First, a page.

Special Focus Report: Buoyant labor market, revived tourism, and new fiscal measures cushion the inflation impact

Highlighting the factors that counteract the impact on private sector’s disposable income from increasing inflation

CPI inflation accelerated further to 10.2% y-o-y in April 2022, the highest pace on record since 1995, raising concerns of a larger-than-initially expected impact on the private sector’s disposable income.

Further increases in energy and food prices and a strengthened transmission of rising input costs to other categories of goods and services are expected to push inflation to new highs of c. 12% in May-June 2022.

CPI inflation is projected to peak in Q2:2022, slowing modestly in Q3, and decelerating at a faster pace from Q4:2022 onwards, when supportive base effects on energy prices will kick in. The average inflation for FY:2022 is estimated at 8.5%.

Encouraging trends in the Greek labor market, both in terms of employment creation as well as regarding wage developments, will help offset the rising toll on household disposable income.

Labor Force Survey data for Q1:2022 revealed a stronger-than-expected momentum in employment creation, which is expected to gain additional traction in Q2:2022, leading to an annual employment growth in FY:2022 of 4.5%. Strong tourism activity will boost the hiring momentum in Q2 and Q3 giving rise to further upside risks.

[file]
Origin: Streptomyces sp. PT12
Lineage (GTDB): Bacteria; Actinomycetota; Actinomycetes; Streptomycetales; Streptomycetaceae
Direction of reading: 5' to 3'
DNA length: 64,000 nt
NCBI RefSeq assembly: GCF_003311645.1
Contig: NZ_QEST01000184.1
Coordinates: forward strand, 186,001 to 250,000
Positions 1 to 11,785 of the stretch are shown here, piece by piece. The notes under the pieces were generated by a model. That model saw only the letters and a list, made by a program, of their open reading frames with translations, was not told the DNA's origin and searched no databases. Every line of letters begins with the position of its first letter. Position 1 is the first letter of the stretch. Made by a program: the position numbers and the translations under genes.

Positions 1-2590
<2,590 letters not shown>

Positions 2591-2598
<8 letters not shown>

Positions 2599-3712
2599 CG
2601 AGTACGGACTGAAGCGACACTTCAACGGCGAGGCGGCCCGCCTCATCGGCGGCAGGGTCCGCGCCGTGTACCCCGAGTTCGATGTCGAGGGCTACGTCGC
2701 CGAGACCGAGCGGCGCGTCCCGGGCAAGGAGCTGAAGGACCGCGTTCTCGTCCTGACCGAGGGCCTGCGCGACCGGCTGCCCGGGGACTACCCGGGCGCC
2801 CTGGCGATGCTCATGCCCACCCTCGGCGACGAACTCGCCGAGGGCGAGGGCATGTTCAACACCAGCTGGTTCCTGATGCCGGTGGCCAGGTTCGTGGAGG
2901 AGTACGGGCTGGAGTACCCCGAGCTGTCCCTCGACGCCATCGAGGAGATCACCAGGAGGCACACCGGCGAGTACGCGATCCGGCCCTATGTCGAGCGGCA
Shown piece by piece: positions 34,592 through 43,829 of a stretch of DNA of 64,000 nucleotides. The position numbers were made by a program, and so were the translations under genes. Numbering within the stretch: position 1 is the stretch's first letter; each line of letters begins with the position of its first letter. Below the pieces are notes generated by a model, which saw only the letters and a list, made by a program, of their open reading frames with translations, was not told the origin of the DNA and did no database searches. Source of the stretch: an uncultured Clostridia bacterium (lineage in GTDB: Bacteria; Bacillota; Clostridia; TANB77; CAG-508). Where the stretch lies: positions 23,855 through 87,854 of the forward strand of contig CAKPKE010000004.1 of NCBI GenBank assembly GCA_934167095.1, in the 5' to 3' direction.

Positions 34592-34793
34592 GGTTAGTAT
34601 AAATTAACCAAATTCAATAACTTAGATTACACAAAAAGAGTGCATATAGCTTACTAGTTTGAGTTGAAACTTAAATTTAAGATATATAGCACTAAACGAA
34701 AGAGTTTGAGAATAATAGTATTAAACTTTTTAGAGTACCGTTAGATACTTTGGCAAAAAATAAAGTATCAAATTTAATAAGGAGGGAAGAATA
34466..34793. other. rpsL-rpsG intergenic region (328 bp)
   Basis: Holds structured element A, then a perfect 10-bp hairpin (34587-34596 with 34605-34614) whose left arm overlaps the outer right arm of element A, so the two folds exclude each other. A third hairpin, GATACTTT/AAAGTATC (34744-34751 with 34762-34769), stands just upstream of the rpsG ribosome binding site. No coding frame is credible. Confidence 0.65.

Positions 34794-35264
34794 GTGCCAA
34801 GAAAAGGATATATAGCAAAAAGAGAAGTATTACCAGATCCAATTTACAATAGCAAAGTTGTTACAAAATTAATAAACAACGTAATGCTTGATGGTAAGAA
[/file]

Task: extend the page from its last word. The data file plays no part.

Higher minimum wage (+9.7% y-o-y), strengthened labor productivity, and strong labor demand bode well for a broader adjustment in private sector wages in Greece, following a long period of restraint.

NBG estimates that the average wage in the private sector will increase by 2.5% and 1.5%, respectively, in 2022 and 2023, through the transmission of the minimum wage adjustment and supportive market conditions. 

Household mixed income – mostly reflecting proceeds from unincorporated business activity and rents – will increase by an average pace of 10% y-o-y in 2022 and 4.5% in 2023, typically showing a close correlation with inflation.

Additional fiscal support to the private sector of about €5.5 bn (2.8% of GDP) has been activated to limit the impact of higher energy costs, especially to low-income households and SMEs.

All in all, the estimated combined support to households in 2022 from the labor market adjustment and new fiscal measures is estimated at 8.5%-9.0% of their 2021 disposable income, broadly matching CPI inflation.

The combined increase in business production costs in 2022, due to the deterioration in the terms of trade and higher wages, is estimated in the vicinity of €8.5 bn  (4.3% of GDP or around ¼ of the gross operating surplus of the Greek corporate sector in 2021) and remains manageable in view of:

  • The resilience of demand reflected in the buoyancy of business turnover data 
  • The strong start to the tourism season and increasingly encouraging signs for the coming months, with an upside potential of €7 bn to reach 2019 outcomes
  • The strong recovery in business profitability in 2021 to a 10-year high, combined with strong liquidity buffers
  • Increased pricing power and additional fiscal support to firms
 

Special Focus Report: Buoyant labor market, revived tourism, and new fiscal measures cushion the inflation impact
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